1. I was bowling far too long.
2. I was bowling wides
3. I was bowling crap with all my variations.
Decided to try and address the issues one at a time, so starting with The Flipper I tried bowling shorter, so using a marker placed dead centre and 5 yards in front of the stumps I tried hitting that..... Useless - absolutely useless. I was now beginning to get frustrated and annoyed trying to figure out what was going so wrong?
I then noticed that I was beginning to wear the grass out where I do my Walk in to the crease. Then I realised I was wearing my Adidas Sambas instead of my cricket spikes and these slide rather than grip and it's obvious some of the power that's generated in the throw is absorbed when you slide in the trainers.
Step 1. Change my Sambas for Spikes
Did this and straight away it felt a lot better.
Step 2. Sort out the Walk In.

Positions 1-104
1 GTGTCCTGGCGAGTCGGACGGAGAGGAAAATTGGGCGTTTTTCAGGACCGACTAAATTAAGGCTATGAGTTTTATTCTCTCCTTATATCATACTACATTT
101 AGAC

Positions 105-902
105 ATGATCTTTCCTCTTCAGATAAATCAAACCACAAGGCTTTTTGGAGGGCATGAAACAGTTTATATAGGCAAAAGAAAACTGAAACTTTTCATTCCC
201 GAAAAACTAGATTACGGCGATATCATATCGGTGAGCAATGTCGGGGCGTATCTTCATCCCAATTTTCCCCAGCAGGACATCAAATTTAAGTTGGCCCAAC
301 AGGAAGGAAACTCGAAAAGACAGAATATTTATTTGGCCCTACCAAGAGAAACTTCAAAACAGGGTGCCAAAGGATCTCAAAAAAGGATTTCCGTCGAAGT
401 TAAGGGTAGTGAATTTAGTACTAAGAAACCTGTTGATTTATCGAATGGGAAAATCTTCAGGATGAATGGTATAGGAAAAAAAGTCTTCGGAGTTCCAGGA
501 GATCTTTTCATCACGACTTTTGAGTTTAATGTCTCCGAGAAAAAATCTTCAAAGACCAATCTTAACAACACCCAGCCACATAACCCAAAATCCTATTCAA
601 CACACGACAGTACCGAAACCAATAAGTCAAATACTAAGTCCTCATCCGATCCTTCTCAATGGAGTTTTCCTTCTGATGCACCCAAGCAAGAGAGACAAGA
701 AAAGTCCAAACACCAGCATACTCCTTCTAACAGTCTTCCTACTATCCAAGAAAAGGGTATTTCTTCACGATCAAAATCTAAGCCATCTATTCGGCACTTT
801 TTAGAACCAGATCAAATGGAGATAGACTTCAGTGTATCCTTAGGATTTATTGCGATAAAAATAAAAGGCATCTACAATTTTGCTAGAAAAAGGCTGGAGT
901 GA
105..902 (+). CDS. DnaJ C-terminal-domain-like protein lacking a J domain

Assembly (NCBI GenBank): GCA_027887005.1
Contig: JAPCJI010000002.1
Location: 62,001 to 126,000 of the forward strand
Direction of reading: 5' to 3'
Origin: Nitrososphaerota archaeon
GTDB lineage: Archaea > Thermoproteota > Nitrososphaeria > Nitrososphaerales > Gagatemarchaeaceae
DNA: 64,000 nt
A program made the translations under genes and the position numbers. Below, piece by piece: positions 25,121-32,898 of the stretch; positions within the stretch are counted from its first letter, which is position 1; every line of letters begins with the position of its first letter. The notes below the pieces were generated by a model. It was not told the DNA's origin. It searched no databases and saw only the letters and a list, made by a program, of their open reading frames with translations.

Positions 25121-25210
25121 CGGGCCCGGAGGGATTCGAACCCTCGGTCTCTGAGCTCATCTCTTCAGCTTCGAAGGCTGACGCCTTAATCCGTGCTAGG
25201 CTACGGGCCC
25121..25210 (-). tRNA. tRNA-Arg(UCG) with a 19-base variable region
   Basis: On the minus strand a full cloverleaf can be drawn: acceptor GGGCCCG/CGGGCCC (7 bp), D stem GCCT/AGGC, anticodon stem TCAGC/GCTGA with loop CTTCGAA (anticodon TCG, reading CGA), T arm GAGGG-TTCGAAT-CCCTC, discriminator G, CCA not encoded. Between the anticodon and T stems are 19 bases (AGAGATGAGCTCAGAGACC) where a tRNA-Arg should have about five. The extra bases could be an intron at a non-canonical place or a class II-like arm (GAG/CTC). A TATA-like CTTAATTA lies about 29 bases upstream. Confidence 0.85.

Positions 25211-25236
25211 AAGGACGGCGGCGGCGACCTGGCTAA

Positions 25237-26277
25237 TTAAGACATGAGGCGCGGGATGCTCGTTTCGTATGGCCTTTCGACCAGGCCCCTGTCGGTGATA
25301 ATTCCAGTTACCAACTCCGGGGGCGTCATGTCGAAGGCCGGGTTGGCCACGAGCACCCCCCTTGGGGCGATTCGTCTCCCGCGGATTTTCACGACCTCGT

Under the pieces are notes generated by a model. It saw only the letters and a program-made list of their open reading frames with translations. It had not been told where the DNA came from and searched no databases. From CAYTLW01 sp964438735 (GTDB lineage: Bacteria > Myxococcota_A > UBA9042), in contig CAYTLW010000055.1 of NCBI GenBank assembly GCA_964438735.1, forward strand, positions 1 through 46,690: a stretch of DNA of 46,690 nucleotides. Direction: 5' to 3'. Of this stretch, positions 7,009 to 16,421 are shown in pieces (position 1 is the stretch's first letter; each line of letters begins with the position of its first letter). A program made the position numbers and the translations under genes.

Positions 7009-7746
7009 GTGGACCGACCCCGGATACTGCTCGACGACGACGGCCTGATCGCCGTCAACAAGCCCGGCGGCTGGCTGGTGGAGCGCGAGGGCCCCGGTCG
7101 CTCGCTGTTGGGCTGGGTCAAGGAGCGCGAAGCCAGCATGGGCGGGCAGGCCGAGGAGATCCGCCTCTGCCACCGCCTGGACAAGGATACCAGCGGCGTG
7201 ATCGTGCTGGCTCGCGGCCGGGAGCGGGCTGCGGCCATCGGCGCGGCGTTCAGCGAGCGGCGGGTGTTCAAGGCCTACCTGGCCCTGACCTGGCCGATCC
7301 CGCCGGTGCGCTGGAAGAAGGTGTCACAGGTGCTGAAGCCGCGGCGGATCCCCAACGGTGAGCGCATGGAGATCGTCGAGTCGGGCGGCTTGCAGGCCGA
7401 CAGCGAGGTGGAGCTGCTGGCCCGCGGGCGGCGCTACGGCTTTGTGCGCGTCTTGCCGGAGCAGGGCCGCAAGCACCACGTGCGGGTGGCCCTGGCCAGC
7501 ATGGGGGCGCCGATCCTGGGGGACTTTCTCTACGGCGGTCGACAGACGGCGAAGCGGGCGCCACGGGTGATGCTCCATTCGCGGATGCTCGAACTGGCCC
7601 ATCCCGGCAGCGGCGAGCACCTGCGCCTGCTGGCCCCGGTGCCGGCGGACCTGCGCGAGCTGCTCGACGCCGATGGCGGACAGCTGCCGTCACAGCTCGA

I know that Shane Warne takes about 8 paces during his run-up/Walk-in and you can't go too wrong using Warne as a starting point. So despite the fact that I do usually have a 4 or 5 step walk-in I started with 8 a la Warne. Using a marker I gradually reduced the walk-in from 8 down to 5.
Step 3. To spring or not to spring?
As I release the ball I've noticed for some reason that I'm more affective if I do a spring on the last step, the sense is that it gives you more height and possibly more power - like a spring being released after compression? So I added the spring at the end.
It turns out that each of these little adjustments were making big differences and suddenly it came together - suddenly it felt right, the whole process....